¶ 6 Appellant's second claim on rehearing is that this Court did not address his challenge to the use of his non-violent criminal history in the punishment stage of his capital trial. In his brief, Appellant correctly observed that prior offenses can be used to support the “continuing threat” aggravating circumstance only if they “indicate the likelihood of future violence.” See Torres v. State, 1998 OK CR 40, ¶ 70, 962 P.2d 3. Appellant claimed that some of his extensive criminal history was comprised of convictions for offenses which did not meet this criterion.1 Appellant's Brief at pp. 81-82. However, Appellant did not actually contend that these convictions affected the jury's findings on sentencing. Instead, Appellant turned to what he considered to be the “[m]ore problematic” issue of whether various unadjudicated offenses were properly admitted, id. at 82-85, and concluded that, “[e]xcluding the inadmissible evidence,” the evidence of unadjudicated violent acts was insufficient to support the continuing-threat aggravator. Id. at 85.
¶ 7 In short, Appellant made an observation about some of the second-stage evidence, but did not claim, much less attempt to demonstrate, that the introduction of that evidence unfairly prejudiced him. The claim has therefore been waived. Powell v. State, 2000 OK CR 5, ¶ 135, 995 P.2d 510, 537; Bernay v. State, 1999 OK CR 37, ¶ 21, 989 P.2d 998, 1007. Had Appellant actually developed such an argument, it would have failed. Appellant's criminal history was replete with the use and threat of violence: armed robbery, carjackings, assault. The continuing-threat aggravator was further supported by the nature of the instant offense: Appellant's unabashed willingness to use deadly force, once again, to obtain property. Any arguably non-violent offenses did not improperly affect the jury's finding of the continuing threat aggravator, and the balance of the evidence amply supported it. No relief is warranted.
¶ 8 Finally, Appellant reiterates his claim that trial counsel denied him the right to present a defense by not calling certain alibi witnesses, and claims this Court failed to squarely address every single facet of his multi-facected argument on that issue. This issue was thoroughly examined, first via remand to the trial court for an evidentiary hearing, and then by this Court in the Opinion. Appellant's reliance on Chambers v. Mississippi, 410 U.S. 284, 294, 93 S.Ct. 1038, 1045, 35 L.Ed.2d 297 (1973) in this context is inapposite, and his accusation that trial counsel “wholly failed” to present defense evidence is simply wrong. Appellant was certainly entitled to a “fair opportunity to defend against the State's accusations,” Chambers, id., and indeed, he and his counsel exercised that opportunity. The fact that counsel chose one alibi witness over others was a strategically sound decision for reasons we explained in the Opinion. See Jones, 2006 OK CR 5 at ¶¶ 77-81, 128 P.3d 521. Appellant has not demonstrated that evidence of patently conflicting alibis would have been helpful to his cause in either phase of trial. No relief is warranted.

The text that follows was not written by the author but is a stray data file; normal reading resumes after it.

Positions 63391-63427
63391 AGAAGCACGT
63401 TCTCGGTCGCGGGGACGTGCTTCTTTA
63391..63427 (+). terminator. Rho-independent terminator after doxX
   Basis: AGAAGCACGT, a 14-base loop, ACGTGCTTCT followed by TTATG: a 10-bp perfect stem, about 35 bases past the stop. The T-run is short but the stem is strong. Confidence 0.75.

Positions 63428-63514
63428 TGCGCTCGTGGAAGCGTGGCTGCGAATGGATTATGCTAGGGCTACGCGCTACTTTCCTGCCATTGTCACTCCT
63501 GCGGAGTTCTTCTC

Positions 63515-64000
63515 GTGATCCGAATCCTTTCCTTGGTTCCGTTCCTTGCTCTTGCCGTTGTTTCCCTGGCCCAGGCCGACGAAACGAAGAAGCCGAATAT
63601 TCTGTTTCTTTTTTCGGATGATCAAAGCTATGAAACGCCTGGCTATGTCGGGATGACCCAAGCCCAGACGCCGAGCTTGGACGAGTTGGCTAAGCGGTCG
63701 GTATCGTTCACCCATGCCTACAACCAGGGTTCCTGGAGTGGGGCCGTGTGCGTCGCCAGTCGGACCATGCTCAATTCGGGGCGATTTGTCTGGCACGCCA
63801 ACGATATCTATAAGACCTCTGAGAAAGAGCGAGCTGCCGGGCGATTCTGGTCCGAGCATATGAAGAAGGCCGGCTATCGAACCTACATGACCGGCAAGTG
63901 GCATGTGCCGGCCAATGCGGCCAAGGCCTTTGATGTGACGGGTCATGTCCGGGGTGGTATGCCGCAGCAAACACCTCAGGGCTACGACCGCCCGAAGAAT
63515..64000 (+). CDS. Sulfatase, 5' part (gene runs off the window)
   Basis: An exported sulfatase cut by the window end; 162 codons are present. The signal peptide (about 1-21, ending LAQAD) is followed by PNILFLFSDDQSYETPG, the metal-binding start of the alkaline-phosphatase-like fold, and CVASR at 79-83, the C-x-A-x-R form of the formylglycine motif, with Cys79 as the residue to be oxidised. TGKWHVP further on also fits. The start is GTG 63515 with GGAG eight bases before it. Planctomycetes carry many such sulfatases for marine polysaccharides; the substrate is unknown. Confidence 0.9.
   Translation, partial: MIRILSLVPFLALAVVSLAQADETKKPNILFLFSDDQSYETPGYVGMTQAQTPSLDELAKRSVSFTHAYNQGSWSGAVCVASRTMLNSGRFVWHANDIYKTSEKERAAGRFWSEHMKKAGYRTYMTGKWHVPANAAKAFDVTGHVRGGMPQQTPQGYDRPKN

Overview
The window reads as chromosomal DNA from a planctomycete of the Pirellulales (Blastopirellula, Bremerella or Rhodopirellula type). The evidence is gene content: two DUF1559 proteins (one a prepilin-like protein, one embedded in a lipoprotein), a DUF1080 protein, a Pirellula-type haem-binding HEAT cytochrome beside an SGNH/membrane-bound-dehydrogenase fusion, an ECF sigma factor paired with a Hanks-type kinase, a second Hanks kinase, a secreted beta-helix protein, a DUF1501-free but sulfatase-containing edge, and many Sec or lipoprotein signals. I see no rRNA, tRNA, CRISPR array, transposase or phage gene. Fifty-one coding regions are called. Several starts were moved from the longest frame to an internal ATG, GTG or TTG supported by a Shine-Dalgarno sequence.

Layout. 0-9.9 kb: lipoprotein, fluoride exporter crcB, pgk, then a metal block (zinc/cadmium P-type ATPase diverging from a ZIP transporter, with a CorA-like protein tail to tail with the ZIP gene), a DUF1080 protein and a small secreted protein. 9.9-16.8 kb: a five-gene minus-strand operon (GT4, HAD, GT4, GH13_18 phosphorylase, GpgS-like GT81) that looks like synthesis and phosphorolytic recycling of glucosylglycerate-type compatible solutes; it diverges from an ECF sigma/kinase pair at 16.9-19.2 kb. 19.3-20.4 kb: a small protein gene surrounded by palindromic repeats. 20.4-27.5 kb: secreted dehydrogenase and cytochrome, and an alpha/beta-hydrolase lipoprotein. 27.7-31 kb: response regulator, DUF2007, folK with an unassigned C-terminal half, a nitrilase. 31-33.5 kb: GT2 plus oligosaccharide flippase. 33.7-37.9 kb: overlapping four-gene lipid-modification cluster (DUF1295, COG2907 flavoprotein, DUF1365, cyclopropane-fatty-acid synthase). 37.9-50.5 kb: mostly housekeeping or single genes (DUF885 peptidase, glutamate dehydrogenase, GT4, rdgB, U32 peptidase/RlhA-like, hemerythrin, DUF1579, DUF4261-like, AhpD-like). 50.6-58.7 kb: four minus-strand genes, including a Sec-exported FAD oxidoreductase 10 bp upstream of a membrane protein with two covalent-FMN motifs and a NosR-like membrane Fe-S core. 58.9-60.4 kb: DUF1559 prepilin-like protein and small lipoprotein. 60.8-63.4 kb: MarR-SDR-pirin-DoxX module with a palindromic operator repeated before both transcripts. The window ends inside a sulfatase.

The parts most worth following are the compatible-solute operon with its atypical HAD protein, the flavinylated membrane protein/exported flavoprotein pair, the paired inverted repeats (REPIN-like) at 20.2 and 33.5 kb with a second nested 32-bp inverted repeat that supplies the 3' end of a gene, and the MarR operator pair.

¶ 9 Accordingly, we find that the Petition for Rehearing should be, and hereby is, GRANTED. The Motion to Recall the Mandate is, however, DENIED.
¶ 10 IT IS SO ORDERED.
¶ 11 WITNESS OUR HANDS AND THE SEAL OF THIS COURT this 14th day of March, 2006.
/s/ Charles S. Chapel
CHARLES S. CHAPEL, Presiding Judge
/s/ Gary L. Lumpkin
GARY L. LUMPKIN, Vice-Presiding Judge
/s/ Charles A. Johnson
CHARLES A. JOHNSON, Judge
/s/ Steven W. Taylor
STEVEN W. TAYLOR, Judge
1. Whether a crime meets this criterion depends not just on whether it could be labeled a “property crime,” but on all the circumstances surrounding the offense. See e.g. Medlock v. State, 1994 OK CR 65, ¶ 41, 887 P.2d 1333, 1346. In Medlock, the defendant contended his prior crimes of burglary and arson could not support the “continuing threat aggravator” because they were nonviolent crimes. After reviewing the circumstances surrounding those crimes, this Court disagreed. The defendant had entered a neighbor's apartment and set it on fire. Although no one was in fact injured in the blaze, the conduct placed the safety of others at risk.
Response sent, thank you
A free source of state and federal court opinions, state laws, and the United States Code. For more information about the legal concepts addressed by these cases and statutes visit FindLaw's Learn About the Law.
Docket No: No. D-2002-534.
Decided: March 14, 2006
Court: Court of Criminal Appeals of Oklahoma.
Search our directory by legal issue
Enter information in one or both fields (Required)
FindLaw for Legal Professionals
Search our directory by legal issue
Enter information in one or both fields (Required)